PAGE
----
BAPA History: Neighbors Working Together Achieve Good Things

By Tom Hogan, BAPA Past President

My wife, Cathi, and I have lived in our house across from Crescent Park since the summer of 1986. We moved into this home after having lived in the Old Town/Lincoln Park areas during the first years of our marriage. We both spent a good deal of our childhood/teenage years living in different parts of the Beverly/Morgan Park neighborhood. As a result, we had a good idea of that we would experience as our family grew.

Our two sons were able to play unsupervised in Crescent Park after they reached an age where they could cross the street by themselves. They had many friends with who they would play in the park after their school day at Clissold or on their days off. This provided them with the opportunity to work out their own differences without too much adult interference. This was much the same way Cathi and I were able to transition through our childhoods.

We first became involved in neighborhood activities in the late 1980s/early 1990s when Cathi joined a group of people who helped guide a long overdue revamp of the Crescent Park playground. That committed band of volunteers spent hours traveling to parks in other neighborhoods and suburbs to gather ideas for Crescent Park. Their efforts led not just to a refreshed play area, but to several lifelong relationships with many great neighbors. This network of people later formed the foundation of the Beverly Breast Cancer Walk.

In the mid-1990s, I joined BAPA’s Board of Directors. At that time, this neighborhood was confronted with working through issues which had been at the forefront since the 1960s: Racial change, home values and school choice. We were also faced with replacing the funding bases BAPA had enjoyed in its earlier years when local financial institutions were bought and moved out of the neighborhood. I served with many great people who didn’t always agree with one another, but who understood that compromise is not always capitulation. We set a path for the organization on all of these issues which, in hindsight, has allowed the work of BAPA to continue and the organization to thrive.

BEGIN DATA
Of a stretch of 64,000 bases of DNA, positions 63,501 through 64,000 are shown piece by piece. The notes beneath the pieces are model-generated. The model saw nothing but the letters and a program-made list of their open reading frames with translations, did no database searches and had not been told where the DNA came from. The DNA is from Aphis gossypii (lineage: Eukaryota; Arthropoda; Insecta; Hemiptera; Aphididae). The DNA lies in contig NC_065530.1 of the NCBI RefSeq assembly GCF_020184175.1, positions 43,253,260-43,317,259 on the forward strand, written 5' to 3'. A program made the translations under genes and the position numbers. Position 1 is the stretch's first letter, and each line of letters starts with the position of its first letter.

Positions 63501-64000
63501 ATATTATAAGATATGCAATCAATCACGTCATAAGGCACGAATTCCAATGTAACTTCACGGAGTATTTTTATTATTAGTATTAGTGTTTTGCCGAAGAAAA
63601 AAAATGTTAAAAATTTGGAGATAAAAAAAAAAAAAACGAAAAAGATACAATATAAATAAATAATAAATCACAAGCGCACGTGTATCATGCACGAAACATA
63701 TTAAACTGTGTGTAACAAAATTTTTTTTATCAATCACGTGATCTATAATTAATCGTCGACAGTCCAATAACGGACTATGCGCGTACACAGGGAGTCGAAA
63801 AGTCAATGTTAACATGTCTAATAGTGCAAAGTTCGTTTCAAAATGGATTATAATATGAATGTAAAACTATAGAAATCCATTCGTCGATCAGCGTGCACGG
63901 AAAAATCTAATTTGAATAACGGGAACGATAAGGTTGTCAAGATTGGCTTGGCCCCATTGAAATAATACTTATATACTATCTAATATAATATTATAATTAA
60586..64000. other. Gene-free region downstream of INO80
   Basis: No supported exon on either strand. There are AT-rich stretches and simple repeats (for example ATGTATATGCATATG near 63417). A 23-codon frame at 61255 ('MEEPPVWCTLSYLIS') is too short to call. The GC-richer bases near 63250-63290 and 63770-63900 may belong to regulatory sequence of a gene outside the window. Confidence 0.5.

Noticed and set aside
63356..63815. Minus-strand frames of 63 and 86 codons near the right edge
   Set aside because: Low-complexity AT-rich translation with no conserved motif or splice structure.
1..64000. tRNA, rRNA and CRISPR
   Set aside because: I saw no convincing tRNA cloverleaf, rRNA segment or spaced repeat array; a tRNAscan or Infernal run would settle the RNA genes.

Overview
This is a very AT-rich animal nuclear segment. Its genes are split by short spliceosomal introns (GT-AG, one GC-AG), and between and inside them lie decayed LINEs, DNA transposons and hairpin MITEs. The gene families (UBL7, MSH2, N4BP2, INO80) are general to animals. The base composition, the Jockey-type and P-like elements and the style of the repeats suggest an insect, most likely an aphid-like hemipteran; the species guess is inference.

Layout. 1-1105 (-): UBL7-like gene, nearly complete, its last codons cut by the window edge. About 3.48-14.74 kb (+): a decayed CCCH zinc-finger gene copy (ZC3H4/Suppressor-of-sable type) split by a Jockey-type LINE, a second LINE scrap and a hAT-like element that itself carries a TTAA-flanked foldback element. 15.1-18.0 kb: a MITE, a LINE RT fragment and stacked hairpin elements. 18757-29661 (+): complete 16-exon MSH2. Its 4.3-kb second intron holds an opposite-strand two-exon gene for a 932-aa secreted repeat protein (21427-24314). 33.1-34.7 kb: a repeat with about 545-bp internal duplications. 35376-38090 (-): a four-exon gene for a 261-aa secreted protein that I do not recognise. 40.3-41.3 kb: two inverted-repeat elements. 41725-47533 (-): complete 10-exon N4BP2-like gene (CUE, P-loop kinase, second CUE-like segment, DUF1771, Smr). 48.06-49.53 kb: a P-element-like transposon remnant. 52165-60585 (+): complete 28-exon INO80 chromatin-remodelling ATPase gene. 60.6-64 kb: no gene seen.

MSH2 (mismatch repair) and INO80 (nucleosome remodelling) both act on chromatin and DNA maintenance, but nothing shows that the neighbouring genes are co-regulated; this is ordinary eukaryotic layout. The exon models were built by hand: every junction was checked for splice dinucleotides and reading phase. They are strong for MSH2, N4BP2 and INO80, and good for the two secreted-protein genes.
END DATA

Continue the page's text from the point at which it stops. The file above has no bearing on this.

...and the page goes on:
While I was president of BAPA (1998-2001), a group of real estate agents working in the Kennedy Park Civic Association area were telling residents that quick racial change was coming. This panic peddling tactic that had fostered so much white flight in the City during 1960s and 1970s caused quite a bit of concern to all of the Kennedy Park area residents, African American and Caucasian. Working with the civic association, BAPA held a series of meetings in residents’ homes. There was plenty of discussion – some helpful and some not – about what should be done.

BAPA told the real estate agents that we knew what they were doing, and that we would disseminate widely what we knew if they didn’t stop. As a result of neighbors working together on this important issue, the real estate agents did stop. This couldn’t have happened unless the residents had significant trust that BAPA would follow through on its promises.

I know BAPA works best when its objective is clear and those who are executing it trust one another to follow through on its promises. This can only be done when neighborhood residents form alliances with one another, working on smaller projects that form a foundation to benefit the larger community, much like that committed band of Crescent Park volunteers did.

If you like what the current BAPA Board is doing, tell them so. If you don’t like it, get involved yourself and work toward compromise. Together, we the residents of Beverly/Morgan Park can live in the Village in the City.


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